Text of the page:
“I was a dancing prodigy at three years old.” She said. “People would pay money to see me perform onstage. It was almost as if I could float on air when I leaped. My bones were designed to be light, you see. They weight a third less than the bones of other women, always have. That is why I have so much trouble with my legs nowadays. I would twirl and pirouette and splay my legs, while dressed like a little princess with a sparkling tiara. That was when I was only three. When I was ten, oh, I remember one time I danced in the Cantrum amphitheater! The other girls couldn’t believe what I was doing and how I could stay airborne for so long. The critics thought I used grav-wires, but I never did. My costume, it twinkled and dazzled. I had a set of wings pinned to my back, and my hair… I looked like a fairy that night, not a princess. A fairy right out of a storybook!”

“You were that young and you knew you wanted to become a dancer?”

“Of course! I had to be a dancer! When I was a baby, my mother would stretch my arms and legs to give me extra flexibility. She knew she had to be careful, you see, because my bones are so light. All I ever knew was dancing, and all I ever wanted to be was a dancer!”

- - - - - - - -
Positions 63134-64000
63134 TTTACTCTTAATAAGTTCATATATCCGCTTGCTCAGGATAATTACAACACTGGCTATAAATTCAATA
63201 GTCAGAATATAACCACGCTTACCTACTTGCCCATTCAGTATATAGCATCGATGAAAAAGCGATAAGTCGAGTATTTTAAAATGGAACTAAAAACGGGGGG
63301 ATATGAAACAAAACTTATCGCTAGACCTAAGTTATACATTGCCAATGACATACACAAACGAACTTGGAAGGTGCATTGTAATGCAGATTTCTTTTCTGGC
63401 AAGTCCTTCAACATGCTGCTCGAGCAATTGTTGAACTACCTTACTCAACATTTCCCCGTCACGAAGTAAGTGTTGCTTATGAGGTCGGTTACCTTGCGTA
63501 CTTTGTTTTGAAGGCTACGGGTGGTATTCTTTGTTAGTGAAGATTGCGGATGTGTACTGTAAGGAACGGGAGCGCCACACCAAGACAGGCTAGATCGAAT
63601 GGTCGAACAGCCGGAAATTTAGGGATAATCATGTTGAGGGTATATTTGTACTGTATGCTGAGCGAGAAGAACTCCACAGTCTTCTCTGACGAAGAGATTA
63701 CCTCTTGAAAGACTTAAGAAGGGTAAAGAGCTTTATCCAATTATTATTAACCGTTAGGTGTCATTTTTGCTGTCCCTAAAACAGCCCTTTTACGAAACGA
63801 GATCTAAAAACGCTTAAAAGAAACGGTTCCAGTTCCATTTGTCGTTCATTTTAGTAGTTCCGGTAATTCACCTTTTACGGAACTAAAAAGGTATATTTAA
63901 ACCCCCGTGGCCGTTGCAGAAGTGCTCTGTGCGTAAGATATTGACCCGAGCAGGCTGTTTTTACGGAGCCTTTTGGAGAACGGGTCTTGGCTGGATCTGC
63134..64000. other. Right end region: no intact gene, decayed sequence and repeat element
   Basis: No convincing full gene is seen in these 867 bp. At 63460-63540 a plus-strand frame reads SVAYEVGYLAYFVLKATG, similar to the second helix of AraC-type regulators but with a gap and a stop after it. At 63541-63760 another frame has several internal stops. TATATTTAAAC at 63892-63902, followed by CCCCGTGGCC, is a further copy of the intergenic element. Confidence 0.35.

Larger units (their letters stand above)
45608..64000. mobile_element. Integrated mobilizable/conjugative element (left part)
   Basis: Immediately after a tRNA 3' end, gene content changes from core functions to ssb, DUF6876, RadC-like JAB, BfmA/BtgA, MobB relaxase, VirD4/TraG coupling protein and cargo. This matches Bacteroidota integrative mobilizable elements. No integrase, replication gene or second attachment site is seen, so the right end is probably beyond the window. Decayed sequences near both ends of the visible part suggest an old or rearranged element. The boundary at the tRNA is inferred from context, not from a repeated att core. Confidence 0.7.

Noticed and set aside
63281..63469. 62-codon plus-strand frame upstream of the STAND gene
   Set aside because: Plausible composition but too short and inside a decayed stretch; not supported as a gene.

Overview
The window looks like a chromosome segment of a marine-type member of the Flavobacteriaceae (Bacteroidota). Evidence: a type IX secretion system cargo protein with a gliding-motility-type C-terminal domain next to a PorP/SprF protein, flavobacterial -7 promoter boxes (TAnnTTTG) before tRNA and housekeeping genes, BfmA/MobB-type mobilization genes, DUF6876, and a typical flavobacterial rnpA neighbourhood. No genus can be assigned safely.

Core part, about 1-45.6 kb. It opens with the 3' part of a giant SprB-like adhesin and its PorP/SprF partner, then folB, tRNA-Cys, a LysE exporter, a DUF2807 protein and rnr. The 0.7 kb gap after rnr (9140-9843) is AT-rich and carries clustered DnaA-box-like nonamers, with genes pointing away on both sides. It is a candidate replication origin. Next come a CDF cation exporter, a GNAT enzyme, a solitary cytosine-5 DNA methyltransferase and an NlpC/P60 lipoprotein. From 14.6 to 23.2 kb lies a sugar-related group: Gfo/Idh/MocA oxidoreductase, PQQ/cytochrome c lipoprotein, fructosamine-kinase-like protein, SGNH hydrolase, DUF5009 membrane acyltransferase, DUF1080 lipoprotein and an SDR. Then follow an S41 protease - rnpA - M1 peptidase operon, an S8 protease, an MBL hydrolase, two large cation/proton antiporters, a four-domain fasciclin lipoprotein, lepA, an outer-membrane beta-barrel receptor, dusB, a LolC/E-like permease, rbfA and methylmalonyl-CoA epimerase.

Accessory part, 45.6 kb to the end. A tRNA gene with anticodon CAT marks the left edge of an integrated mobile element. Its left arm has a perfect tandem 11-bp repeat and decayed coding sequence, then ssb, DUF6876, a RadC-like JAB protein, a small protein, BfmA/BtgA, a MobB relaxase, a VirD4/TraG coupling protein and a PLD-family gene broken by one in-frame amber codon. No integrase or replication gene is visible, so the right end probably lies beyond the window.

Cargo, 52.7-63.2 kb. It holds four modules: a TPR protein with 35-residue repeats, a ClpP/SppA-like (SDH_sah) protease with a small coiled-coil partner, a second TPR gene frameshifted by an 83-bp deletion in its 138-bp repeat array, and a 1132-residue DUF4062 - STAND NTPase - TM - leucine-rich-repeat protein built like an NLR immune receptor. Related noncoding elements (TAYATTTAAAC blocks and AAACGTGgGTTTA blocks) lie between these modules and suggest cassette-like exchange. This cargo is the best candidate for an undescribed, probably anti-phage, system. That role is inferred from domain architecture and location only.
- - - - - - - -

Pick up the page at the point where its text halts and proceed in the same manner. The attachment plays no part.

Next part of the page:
“Did you want to be the best dancer in the whole city?”

“Oh, that came later.” Dessa reflected. “During my teenage years. Before that, I danced simply for the pleasure of dancing. When I grew into a teenager, that’s when things became more complicated. I had rivals, you see, who couldn’t stand that I could do things they could not. For a time, I was banned from entering competitions, for about six months when the critics found out about my genetic alterations. The critics were all hypocrites. Every girl I competed against had some kind of enhancement. Most had facial surgeries or breast and hip sculpturing. A few had flexi-joints, and let me tell you, they were a marvel to watch! Not a one of those girls had lighter bones, mind you, but only because their mothers didn’t think of it like mine did.”